Date: 12.11.15 Category: Ethics & Professionalism
Meredith Rasmussen works on a buy-side trading desk and concentrates on in-house trades for a hedge fund subsidiary managed by a team at the investment management firm.
The hedge fund has been very successful and is marketed globally by the firm. From her experience as the trader for much of the activity of the fund, Rasmussen has become quite knowledgeable about the hedge fund’s strategy, tactics, and performance.
When a distinct break in the market occurs, however, and many of the securities involved in the hedge fund’s strategy decline markedly in value, Rasmussen observes that the reported performance of the hedge fund does not reflect this decline. In her experience, the lack of any effect is a very unlikely occurrence.
She approaches the head of trading about her concern and is told that she should not ask any questions, that the fund is big and successful and is not her concern. She is fairly sure something is not right, so she contacts the compliance officer, who also tells her to stay away from the issue of this hedge fund’s reporting.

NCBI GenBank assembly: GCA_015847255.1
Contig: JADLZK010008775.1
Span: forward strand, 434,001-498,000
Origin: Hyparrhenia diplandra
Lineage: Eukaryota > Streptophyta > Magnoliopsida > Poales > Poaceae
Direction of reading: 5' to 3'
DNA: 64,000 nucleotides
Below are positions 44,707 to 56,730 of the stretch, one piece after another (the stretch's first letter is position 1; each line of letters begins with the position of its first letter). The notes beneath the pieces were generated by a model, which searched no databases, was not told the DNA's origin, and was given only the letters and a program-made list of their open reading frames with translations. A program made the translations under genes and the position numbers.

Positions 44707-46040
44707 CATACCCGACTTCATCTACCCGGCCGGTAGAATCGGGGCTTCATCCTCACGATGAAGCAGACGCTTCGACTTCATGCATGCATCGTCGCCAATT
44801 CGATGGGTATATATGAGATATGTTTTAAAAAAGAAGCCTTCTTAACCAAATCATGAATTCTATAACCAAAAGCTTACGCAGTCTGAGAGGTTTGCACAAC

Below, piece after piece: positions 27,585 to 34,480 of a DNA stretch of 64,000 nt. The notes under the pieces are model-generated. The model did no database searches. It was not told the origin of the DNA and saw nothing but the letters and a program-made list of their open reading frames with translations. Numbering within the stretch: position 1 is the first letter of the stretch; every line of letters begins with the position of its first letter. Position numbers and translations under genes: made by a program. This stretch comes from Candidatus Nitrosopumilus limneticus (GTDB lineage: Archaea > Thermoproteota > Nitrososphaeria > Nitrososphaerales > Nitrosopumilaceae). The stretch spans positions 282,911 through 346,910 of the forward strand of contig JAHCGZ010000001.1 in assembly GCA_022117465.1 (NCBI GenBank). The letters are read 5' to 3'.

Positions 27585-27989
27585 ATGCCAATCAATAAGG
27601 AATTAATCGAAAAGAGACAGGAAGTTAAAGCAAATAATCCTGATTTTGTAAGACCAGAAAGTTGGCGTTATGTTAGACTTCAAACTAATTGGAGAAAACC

Rasmussen has clearly come upon an error in policies, procedures, and compliance practices in the firm’s operations. Having been unsuccessful in finding a resolution with her supervisor and the compliance officer, Rasmussen should consult the firm’s whistleblowing policy to determine the appropriate next step toward informing management of her concerns.
The potentially unethical actions of the investment management division are appropriate grounds for further disclosure, so Rasmussen’s whistleblowing would not represent a violation of Standard IV(A).
CFA UK members have a duty to be good corporate citizens. If you find yourselves in a position where you detect or suspect inappropriate conduct, please approach the society to seek support. Contact the CFA UK Ethics Committee at email@example.com or the CFA Institute at firstname.lastname@example.org.